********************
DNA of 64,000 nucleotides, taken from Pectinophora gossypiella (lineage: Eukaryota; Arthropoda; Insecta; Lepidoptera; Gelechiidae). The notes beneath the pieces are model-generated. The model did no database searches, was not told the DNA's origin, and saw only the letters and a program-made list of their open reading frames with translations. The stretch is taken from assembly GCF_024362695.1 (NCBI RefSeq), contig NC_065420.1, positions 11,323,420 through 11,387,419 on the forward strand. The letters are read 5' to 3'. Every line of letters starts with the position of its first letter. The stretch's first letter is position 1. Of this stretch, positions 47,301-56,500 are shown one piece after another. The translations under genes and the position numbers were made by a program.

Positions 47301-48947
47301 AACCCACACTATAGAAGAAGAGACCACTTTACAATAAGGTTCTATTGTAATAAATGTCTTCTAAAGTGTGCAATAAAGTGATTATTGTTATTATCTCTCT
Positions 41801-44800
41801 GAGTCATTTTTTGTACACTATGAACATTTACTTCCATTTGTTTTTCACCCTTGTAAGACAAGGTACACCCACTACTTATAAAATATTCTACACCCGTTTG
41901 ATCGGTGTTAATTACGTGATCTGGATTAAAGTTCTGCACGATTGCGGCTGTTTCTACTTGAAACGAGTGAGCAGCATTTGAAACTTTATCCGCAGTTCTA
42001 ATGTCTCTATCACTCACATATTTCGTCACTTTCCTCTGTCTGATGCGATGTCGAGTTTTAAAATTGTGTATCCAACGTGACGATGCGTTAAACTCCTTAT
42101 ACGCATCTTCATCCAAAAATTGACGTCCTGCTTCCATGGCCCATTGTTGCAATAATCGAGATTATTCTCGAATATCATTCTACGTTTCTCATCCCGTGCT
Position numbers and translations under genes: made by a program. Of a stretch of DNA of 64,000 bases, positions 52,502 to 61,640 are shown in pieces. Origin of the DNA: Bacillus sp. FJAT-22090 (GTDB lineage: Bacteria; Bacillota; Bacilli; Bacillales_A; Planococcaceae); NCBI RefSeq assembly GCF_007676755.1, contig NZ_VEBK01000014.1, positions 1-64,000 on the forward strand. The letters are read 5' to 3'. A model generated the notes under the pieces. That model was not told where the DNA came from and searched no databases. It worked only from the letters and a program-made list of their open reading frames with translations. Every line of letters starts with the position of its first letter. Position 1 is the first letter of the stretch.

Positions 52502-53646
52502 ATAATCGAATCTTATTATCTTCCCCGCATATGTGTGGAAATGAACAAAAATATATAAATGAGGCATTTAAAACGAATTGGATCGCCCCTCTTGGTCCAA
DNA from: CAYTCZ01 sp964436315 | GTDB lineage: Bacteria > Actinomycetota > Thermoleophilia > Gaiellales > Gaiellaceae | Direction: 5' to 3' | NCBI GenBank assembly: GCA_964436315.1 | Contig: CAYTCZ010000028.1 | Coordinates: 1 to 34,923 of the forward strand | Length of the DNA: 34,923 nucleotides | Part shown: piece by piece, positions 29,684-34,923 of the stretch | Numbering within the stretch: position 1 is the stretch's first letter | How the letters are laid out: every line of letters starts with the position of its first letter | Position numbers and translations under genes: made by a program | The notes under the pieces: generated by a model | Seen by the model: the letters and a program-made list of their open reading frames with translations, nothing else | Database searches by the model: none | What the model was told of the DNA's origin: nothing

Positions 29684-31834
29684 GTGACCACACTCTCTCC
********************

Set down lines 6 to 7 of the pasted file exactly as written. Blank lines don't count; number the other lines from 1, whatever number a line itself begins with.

41901 ATCGGTGTTAATTACGTGATCTGGATTAAAGTTCTGCACGATTGCGGCTGTTTCTACTTGAAACGAGTGAGCAGCATTTGAAACTTTATCCGCAGTTCTA
42001 ATGTCTCTATCACTCACATATTTCGTCACTTTCCTCTGTCTGATGCGATGTCGAGTTTTAAAATTGTGTATCCAACGTGACGATGCGTTAAACTCCTTAT